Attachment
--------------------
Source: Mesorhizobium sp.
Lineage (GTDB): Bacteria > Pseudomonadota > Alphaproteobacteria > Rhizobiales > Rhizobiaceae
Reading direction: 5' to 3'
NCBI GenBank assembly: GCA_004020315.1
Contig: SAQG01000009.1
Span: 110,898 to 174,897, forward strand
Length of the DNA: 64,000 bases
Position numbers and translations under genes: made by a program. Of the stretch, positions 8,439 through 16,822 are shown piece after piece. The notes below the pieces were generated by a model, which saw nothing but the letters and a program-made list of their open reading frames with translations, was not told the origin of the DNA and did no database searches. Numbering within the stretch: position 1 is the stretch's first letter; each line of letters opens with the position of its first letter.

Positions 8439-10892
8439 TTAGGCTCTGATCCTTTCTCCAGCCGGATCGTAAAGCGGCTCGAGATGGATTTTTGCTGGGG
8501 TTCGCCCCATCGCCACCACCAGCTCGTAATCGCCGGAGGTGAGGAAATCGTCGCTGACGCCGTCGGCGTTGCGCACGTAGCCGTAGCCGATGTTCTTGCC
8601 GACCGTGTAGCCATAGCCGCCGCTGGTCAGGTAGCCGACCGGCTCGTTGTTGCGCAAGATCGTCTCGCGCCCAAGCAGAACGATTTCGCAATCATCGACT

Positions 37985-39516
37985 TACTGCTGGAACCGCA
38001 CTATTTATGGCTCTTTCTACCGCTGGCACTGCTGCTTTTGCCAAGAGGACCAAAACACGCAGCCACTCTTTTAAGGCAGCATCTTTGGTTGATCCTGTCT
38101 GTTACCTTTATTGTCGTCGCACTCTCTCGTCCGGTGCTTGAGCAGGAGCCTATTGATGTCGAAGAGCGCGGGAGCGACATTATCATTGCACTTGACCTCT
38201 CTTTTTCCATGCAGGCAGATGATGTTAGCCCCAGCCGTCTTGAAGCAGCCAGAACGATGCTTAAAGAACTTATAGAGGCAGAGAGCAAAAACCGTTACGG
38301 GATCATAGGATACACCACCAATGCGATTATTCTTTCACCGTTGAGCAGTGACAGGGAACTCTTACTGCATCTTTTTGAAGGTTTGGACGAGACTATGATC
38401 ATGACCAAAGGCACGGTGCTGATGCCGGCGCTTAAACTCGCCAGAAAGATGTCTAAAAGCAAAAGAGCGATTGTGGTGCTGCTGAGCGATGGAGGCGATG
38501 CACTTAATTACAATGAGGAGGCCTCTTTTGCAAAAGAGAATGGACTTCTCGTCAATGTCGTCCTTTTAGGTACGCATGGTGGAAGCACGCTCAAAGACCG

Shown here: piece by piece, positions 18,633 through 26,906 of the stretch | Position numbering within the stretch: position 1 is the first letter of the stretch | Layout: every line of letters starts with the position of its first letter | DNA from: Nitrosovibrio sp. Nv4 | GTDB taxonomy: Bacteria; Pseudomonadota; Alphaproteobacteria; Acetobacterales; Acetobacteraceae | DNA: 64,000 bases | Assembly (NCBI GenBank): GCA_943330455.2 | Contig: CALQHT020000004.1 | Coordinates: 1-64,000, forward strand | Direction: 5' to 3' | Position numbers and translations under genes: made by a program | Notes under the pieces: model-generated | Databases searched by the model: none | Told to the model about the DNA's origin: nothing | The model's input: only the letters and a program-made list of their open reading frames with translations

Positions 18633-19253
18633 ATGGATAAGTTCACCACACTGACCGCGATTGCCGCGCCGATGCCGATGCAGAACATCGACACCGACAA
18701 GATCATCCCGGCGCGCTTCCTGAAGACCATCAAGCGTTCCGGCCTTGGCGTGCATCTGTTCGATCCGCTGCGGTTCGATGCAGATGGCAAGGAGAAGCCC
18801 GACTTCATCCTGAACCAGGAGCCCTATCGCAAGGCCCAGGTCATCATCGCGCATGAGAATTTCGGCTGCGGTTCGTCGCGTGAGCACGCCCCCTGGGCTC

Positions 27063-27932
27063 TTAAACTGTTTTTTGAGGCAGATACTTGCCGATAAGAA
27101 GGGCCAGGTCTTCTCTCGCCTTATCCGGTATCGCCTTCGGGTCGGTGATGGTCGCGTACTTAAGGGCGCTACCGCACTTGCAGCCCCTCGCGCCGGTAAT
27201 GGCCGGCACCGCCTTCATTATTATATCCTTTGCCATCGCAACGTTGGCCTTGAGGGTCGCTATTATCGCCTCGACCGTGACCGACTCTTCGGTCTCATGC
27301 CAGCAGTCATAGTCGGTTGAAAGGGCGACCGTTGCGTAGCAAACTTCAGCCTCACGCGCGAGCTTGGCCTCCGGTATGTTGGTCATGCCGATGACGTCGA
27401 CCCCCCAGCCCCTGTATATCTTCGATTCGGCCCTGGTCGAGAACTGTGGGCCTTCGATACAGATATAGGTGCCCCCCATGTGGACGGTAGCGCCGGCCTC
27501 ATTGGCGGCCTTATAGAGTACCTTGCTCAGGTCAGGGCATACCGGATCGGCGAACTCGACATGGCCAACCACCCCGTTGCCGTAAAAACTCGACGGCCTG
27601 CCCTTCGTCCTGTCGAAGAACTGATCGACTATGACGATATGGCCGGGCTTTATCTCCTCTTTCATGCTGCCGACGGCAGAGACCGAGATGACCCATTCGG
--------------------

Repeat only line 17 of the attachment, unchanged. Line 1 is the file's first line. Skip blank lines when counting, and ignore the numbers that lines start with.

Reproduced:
38201 CTTTTTCCATGCAGGCAGATGATGTTAGCCCCAGCCGTCTTGAAGCAGCCAGAACGATGCTTAAAGAACTTATAGAGGCAGAGAGCAAAAACCGTTACGG